Two boys were playing some instruments, talking about what the different things on the table.
"That's a girl thing," one boy said, indicating the streamers.
I was surprised at the comment about the streamers. I didn't say anything about it; in fact, I'm not sure they even knew I overheard their comments.
A few minutes later, I moved closer to the table and we talked about what they were doing. They wanted to change in the music currently playing on the CD. (It wasn't fast enough for them.) After a few technical comments about the player, we turned back to the other items on the table.
I watched and comments on the instruments they were using. I indicated the streamers. "You know what these are?" I asked. "These are streamers that you can move to the music."
"What?" Both boys were immediately interested.
"You can hold the ring and wave them to the music," I said. "You can wave them fast or slow. You can match the music."
Someone elsewhere in the room called my name and I stepped back from the table with the music. One boy picked up the ribbons and tested them out. Then each boy had one in each hand, waving them frantically.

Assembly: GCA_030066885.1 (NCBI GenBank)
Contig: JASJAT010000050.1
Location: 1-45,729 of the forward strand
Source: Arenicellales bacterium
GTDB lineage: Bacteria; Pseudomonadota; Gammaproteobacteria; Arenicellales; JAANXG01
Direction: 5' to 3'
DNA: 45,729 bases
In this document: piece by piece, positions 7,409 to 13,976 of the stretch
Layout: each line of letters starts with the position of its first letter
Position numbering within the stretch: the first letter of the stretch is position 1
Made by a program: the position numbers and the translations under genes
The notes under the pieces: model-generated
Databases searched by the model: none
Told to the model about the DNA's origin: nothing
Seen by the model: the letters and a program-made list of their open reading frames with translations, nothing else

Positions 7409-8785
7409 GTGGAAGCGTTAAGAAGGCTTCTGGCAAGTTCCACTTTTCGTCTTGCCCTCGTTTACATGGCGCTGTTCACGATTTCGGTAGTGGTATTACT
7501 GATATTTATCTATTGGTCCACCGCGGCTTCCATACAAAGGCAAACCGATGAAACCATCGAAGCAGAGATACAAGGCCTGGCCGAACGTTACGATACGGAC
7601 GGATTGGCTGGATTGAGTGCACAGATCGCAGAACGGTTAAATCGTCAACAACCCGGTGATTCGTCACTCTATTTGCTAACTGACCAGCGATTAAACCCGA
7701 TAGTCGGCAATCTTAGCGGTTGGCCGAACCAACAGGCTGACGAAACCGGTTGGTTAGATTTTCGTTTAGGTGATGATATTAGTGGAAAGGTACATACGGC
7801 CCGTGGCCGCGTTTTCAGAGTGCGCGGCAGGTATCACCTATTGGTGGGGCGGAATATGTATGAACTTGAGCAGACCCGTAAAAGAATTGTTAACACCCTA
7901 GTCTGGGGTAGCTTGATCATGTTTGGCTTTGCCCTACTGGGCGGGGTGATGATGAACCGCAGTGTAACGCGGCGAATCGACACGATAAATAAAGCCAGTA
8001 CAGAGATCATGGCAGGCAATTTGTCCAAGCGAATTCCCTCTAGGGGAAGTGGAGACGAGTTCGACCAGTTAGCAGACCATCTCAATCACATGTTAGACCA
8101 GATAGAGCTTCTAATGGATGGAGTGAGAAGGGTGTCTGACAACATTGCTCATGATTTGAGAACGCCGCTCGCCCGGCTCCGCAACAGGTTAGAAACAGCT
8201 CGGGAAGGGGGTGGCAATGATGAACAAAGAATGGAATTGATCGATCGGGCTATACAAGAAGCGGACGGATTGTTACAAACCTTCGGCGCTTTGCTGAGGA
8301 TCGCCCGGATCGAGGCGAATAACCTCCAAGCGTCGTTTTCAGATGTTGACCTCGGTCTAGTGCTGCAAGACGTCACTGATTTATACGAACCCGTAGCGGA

They waved the streamers for a little bit and then moved back to investigating the instruments.
I don't really know what prompted the girl comment. Now, I'll admit that the rings were sparkly and some of the ribbon was shiny. But I never said anything about something being "boy" or "girl" things. In fact, I usually don't hear anything like that about materials in our room. We had tools out in the room, too, and nobody said anything about those being "boy things." (Exception: pink paper or markers - those are always commented on as girl things. Sometimes I use a pink marker to disprove the whole girl-centric comments about pink.)
We're going to use those streamers a few more times. And I'm sure - boy or girl - each child is going to have fun waving them.